The new generation is extremely important as today’s children will be tomorrows future engineers/designers in 3D printing. If we don’t educate our school children in this technology then they will get left behind in the global economy of 3dprinting in the future. We are educating children for technology jobs that do not exist at the moment so we have to prepare them as well as possible, and that means educating them on the latest available technology in 3dprinting.

– How is 3D printing accessible to children?

3Dprinting is accessible to children through many different avenues. The first and most important should be in schools where children can use the technology to design and make objects or prototypes in technology lessons. Also at home is a great place for learning with 3dprinting. When parents buy 3D printers to tinker and make things, undoubtedly children will take an interest. Children are naturally inquisitive and given access to the technology they will show an interest and be engaged with it.

– From which age can we really give children access to 3D printing?


For safety reasons, unsupervised it should be 14 years old, while supervised, any young age. 3D printers are amazing but they can be dangerous if children mess around with them. They have extremely hot extruders that can cause extreme burns and also moving carriages that can cause injury if children get their fingers trapped in them. You can teach children about 3D printing from any age and the younger the better, however I do feel that they should be supervised when using the machines for their own safety.

– What took you to create the

I decided to create the 3dfilemarket after using cubify for about a year. I hosted my designs on their platform and people started paying to download and 3dprint them. However cubify ended their open marketplace and I had nowhere to sell my designs. So I decided to set up the 3dfilemarket. I hosted my own designs and then other users started to add their own designs, both for free and for a download fee. All the designs are checked for print-ability and if there is no photo of the actual printed outcome then it will not appear on the site.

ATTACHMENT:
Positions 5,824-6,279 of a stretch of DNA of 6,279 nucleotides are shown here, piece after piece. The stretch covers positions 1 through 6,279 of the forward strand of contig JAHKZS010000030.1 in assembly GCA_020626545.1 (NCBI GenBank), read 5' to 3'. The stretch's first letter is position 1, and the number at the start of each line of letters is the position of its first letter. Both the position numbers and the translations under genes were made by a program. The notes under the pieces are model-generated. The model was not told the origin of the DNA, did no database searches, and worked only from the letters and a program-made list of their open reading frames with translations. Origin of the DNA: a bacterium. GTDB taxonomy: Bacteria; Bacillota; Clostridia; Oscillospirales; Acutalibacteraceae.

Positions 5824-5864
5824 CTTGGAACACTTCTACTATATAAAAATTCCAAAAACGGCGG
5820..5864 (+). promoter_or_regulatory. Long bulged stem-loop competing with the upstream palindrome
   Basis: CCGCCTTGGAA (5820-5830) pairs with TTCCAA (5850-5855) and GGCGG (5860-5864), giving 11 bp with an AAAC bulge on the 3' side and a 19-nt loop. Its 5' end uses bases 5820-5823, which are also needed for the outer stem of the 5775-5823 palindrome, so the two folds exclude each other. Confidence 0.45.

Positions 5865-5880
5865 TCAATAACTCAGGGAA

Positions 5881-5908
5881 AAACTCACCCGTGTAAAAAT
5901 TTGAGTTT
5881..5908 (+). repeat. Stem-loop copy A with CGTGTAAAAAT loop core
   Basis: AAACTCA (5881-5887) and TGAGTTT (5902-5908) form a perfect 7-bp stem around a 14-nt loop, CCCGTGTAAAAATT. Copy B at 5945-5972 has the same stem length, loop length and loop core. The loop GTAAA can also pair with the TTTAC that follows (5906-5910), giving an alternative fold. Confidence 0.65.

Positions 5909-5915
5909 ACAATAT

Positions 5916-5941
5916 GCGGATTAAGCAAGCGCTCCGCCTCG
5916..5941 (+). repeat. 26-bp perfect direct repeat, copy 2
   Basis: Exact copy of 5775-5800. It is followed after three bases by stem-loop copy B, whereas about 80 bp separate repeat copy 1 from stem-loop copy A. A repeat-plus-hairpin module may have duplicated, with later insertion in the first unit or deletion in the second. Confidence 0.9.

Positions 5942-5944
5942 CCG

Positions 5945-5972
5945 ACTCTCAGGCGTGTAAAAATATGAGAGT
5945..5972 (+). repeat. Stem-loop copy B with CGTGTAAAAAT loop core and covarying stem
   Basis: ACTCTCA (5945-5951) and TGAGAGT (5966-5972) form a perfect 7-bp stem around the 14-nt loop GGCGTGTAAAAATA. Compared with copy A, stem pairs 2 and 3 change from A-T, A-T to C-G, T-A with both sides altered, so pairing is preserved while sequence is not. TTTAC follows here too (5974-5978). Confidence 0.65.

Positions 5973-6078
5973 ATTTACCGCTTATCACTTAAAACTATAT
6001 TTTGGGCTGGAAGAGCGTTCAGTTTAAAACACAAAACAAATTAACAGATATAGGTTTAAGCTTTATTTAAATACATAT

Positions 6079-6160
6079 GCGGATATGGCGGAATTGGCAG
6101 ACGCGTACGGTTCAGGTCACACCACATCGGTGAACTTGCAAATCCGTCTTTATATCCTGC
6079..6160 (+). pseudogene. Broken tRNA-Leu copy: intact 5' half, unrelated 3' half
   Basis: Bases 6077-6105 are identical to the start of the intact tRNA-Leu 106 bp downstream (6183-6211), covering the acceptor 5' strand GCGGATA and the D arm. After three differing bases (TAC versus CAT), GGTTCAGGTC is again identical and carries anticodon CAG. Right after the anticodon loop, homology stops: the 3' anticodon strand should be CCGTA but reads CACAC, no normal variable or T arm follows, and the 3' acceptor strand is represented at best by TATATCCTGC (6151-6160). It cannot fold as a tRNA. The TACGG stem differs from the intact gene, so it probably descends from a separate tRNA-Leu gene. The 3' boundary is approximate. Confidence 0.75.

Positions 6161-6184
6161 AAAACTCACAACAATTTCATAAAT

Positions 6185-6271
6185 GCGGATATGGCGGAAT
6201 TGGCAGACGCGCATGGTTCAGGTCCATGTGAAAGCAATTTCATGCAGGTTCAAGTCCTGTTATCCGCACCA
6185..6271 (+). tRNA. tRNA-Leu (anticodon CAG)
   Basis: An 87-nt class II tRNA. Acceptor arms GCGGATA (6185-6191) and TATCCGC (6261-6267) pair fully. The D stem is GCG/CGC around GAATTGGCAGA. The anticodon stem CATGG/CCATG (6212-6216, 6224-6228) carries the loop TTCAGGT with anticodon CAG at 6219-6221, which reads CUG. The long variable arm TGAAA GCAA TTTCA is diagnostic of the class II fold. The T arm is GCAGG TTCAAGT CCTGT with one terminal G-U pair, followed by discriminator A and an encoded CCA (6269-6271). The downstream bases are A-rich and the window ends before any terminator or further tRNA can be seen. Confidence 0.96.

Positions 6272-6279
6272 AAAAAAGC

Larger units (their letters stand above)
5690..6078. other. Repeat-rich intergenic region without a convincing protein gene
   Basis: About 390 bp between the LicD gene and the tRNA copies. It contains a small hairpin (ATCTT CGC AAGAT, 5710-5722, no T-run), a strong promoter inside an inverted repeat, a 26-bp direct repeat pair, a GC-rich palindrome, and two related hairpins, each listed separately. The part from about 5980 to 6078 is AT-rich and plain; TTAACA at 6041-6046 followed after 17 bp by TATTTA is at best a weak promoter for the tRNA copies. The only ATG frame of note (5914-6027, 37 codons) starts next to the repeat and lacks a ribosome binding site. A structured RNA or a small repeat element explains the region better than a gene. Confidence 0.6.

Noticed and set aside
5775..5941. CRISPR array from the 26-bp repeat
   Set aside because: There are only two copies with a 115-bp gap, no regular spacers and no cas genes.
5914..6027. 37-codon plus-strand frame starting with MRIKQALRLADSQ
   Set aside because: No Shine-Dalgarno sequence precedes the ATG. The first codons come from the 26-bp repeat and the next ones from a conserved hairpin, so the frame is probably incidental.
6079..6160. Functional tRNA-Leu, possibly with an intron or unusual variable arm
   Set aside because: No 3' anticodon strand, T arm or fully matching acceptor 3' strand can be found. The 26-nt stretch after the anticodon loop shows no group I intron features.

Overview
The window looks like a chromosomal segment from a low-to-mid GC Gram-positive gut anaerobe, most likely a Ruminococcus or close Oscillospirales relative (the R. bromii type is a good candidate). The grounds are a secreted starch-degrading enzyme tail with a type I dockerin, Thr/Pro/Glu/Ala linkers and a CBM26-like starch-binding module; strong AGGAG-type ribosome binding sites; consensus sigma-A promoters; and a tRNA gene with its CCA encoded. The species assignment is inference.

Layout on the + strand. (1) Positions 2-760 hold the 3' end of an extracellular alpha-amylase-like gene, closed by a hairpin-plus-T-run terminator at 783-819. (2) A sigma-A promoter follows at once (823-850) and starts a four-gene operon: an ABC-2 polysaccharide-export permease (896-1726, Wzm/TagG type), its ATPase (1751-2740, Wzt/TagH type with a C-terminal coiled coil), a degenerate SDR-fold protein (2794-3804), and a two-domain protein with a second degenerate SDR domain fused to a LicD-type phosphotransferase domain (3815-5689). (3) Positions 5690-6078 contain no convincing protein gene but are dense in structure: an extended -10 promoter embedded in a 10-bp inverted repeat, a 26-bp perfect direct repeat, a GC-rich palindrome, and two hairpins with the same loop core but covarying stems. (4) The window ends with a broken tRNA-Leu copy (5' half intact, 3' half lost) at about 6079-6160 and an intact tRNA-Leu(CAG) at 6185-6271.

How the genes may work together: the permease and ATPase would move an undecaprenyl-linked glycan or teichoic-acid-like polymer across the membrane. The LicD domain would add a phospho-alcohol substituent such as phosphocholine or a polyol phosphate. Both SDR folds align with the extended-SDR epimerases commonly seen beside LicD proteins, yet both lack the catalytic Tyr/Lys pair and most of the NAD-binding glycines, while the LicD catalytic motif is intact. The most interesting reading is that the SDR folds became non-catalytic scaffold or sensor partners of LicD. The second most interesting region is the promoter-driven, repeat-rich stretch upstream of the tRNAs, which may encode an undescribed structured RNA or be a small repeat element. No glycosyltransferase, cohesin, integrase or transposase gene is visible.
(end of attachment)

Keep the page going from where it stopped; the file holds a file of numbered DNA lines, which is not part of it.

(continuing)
– Is your Business Model only based on the exchange of 3D printing designs that you select?

The website is based on exchanging STL files. I don’t select them but I moderate them. The reason is for good design. The idea is to keep all the designs printable. Every design that is uploaded to the website is checked for print-ability. This is to ensure that users have a smooth and positive experience when using the 3dfilemarket. If there is no proof of printability then it will not appear on the site.

– Why don’t you accept any CAD screen shots in your website?

If you create your design in CAD, no matter how complex your design is, it doesn’t mean that it can be 3D printed. If you create a file to upload onto the 3dfilemarket, and especially to sell it, you need proof that it can be 3D printed on a desktop 3D printer like Makerbot, Ultimaker or Solidoodle. If designs where allowed on the site that had not been checked for print-ability then the people could be paying for copies of designs that do not print and this wouldn’t be good. If you buy a copy of a designer’s work then you expect that what you pay for is proven to be printable.c